Girls hijab (left) and niqab (right). Screenshot of a video posted by the Alif TV on May 26, 2024

08 July 2024, 19:55

Islamic scholars dispute on aim of banning niqabs in Dagestan and KChR

The niqab problem is far-fetched for Russia, but the ban thereof introduced in Dagestan and the Karachay-Cherkessian Republic (KChR) will be followed by attacks on hijabs and other attributes of Islam, the Islamic scholars interviewed by the "Caucasian Knot" are sure. The niqab debate was a test of the public's reaction to a sensitive issue, but it was unlikely to be followed by a hijab ban, their colleague has objected.

The KChR's Spiritual Administration of Muslims (SAM or Muftiate) has banned wearing niqabs "until threats are eliminated and a new theological conclusion is made." On July 3, the Dagestani SAM also announced the introduction of a ban on wearing niqabs.

The KChR's SAM has no sufficient grounds for issuing a niqab-banning fatwa, Ruslan Aisin*, a political analyst and Islamic scholar, has stated.

"According to the Shafi'i Mazkhab (Madhhab) (a theological school, or doctrine, – note of the "Caucasian Knot"), women must cover their faces, especially when there is a threat according to Islamic norms," he has stated, adding that such a "decree has no legal value, it serves just a moral justification" for subsequent repressive actions.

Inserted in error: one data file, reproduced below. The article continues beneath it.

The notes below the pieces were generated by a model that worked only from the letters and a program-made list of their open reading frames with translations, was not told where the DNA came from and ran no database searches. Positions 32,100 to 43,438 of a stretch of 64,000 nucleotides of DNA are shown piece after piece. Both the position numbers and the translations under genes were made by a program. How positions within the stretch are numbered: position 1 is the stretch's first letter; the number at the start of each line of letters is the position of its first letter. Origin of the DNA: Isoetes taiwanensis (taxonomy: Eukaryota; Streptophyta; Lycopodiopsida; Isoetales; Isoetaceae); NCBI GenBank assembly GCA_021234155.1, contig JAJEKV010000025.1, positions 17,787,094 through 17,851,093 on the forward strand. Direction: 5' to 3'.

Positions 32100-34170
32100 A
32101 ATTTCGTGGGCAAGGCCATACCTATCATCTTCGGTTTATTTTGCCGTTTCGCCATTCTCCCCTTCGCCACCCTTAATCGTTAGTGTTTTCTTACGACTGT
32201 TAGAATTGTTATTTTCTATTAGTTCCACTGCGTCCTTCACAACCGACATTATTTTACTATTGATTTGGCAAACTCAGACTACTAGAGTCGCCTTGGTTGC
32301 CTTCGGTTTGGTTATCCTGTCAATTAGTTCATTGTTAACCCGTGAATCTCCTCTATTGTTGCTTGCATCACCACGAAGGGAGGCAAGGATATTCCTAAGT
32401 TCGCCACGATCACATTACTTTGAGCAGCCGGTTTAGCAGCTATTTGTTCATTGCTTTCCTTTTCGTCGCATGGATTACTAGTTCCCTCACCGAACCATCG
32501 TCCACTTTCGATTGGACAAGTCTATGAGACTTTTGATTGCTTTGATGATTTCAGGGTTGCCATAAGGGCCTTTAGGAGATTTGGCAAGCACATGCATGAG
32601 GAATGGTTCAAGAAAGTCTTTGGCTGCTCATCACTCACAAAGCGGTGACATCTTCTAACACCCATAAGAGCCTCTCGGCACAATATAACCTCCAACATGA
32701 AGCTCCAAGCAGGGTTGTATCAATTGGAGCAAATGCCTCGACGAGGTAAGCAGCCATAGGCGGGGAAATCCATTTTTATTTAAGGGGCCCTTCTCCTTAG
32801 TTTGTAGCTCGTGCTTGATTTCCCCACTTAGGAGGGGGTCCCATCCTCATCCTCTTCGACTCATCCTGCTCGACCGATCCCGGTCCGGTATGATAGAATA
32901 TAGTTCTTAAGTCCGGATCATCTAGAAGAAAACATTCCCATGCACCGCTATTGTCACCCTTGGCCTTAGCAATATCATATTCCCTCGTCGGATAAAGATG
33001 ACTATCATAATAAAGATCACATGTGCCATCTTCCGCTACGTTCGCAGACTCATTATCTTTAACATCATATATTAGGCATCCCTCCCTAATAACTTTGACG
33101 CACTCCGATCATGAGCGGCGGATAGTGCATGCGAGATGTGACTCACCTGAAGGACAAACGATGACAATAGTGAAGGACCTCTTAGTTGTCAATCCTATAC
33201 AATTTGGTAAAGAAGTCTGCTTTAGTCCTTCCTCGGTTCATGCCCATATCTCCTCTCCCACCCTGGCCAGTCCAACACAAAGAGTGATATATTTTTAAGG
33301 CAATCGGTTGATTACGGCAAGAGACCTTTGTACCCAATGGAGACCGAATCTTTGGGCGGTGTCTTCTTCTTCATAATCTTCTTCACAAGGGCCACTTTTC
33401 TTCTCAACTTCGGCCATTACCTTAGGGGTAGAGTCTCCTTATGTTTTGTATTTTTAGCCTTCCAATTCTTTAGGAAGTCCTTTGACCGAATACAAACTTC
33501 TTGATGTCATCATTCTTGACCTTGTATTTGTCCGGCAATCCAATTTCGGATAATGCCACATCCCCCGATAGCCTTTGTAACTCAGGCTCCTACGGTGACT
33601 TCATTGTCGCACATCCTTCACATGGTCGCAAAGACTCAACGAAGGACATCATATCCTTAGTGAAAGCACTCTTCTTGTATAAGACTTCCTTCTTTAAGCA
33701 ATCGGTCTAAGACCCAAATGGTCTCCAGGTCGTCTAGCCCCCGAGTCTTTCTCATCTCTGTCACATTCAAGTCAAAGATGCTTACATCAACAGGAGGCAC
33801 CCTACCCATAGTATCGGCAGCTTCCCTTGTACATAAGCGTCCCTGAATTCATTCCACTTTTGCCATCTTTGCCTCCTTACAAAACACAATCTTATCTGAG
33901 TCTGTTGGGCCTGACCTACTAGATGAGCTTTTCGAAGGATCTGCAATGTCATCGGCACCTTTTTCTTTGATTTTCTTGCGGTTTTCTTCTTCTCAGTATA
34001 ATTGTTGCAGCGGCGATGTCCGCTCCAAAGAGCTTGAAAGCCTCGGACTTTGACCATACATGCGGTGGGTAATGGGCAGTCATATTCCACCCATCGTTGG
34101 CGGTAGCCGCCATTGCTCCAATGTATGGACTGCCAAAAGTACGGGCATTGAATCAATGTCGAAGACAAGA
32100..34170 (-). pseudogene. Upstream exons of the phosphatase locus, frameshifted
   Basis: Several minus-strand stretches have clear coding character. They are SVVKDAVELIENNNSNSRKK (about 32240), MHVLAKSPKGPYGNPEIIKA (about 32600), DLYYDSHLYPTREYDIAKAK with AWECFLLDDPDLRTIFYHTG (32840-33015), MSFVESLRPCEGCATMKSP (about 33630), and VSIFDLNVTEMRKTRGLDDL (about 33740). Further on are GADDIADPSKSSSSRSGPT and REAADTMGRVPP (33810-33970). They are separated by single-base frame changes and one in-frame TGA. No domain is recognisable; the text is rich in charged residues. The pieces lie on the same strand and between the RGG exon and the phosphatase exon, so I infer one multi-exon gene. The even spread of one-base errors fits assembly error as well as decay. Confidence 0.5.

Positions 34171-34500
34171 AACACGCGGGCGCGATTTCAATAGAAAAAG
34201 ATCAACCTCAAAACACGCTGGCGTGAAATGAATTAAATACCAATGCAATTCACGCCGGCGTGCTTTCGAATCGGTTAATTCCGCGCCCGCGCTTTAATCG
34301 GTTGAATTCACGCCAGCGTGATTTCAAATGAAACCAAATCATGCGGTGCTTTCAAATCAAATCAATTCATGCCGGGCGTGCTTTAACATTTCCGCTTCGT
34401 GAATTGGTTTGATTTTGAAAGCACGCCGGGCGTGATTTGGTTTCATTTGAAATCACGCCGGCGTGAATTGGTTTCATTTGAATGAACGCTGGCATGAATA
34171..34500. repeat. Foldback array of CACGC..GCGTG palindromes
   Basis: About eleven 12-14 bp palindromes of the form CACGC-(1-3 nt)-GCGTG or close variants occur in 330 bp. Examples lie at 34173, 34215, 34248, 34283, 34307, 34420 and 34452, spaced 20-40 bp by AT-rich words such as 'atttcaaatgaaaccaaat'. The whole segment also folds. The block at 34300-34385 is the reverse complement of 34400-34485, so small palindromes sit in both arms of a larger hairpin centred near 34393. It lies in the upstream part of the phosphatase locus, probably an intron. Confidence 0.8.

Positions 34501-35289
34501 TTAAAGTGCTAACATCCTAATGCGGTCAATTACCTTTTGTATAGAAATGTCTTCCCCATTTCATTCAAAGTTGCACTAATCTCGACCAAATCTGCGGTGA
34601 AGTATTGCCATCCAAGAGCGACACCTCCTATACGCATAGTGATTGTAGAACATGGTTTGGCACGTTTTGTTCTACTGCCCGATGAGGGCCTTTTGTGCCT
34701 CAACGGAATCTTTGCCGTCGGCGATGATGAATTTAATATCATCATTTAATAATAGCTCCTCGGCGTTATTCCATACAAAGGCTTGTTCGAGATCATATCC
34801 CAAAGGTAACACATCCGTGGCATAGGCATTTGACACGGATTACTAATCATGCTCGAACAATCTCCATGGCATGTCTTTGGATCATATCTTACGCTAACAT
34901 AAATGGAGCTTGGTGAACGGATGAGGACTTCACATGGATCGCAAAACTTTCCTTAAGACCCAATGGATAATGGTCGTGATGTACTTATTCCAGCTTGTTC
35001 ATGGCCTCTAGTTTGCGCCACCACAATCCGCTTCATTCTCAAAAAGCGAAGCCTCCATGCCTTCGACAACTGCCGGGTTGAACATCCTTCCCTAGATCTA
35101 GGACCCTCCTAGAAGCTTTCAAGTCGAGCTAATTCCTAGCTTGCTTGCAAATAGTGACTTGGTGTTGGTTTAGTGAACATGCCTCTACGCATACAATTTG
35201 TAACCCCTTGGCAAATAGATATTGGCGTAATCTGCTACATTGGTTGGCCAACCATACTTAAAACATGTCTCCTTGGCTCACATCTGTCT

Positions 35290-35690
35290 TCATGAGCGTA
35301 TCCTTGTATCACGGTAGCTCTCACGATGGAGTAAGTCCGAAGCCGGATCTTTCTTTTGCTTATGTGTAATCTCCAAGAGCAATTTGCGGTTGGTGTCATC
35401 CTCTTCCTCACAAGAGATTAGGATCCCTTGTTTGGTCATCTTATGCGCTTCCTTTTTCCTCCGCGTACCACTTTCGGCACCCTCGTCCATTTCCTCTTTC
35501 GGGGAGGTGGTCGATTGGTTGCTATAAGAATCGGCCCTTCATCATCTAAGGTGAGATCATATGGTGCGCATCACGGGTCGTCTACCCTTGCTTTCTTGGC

The attack on niqabs is "a part of a strategy for suppressing Islamic activeness and infrastructure in order to limit wearing hijabs in public places," Mr Aisin* believes.

In the opinion of Rinat Mukhametov, a political analyst and Islamic scholar, this is a political technology campaign designed to divert attention from Russian problems and special services' failures in Dagestan and at the Crocus City Hall, so that everyone would discuss niqabs and not terror acts. He predicts tougher measures against Muslims and religious and ethnic minorities in the future.

In his opinion, niqab-banning campaigns are aimed at banning wearing hijabs.

Mr Mukhametov has pointed to other discriminatory trends, linking them generally with the campaign aiming to restrict Muslims' rights in the country. "Now, they are already calling to ban the so-called 'Wahhabi' beards'," he has added.

*Included by the Russian Ministry of Justice (MoJ) into the register of foreign agents.

This article was originally published on the Russian page of 24/7 Internet agency ‘Caucasian Knot’ on July 6, 2024 at 10:44 pm MSK. To access the full text of the article, click here.

Author: Alikhan Mamsurov Source: СK correspondent

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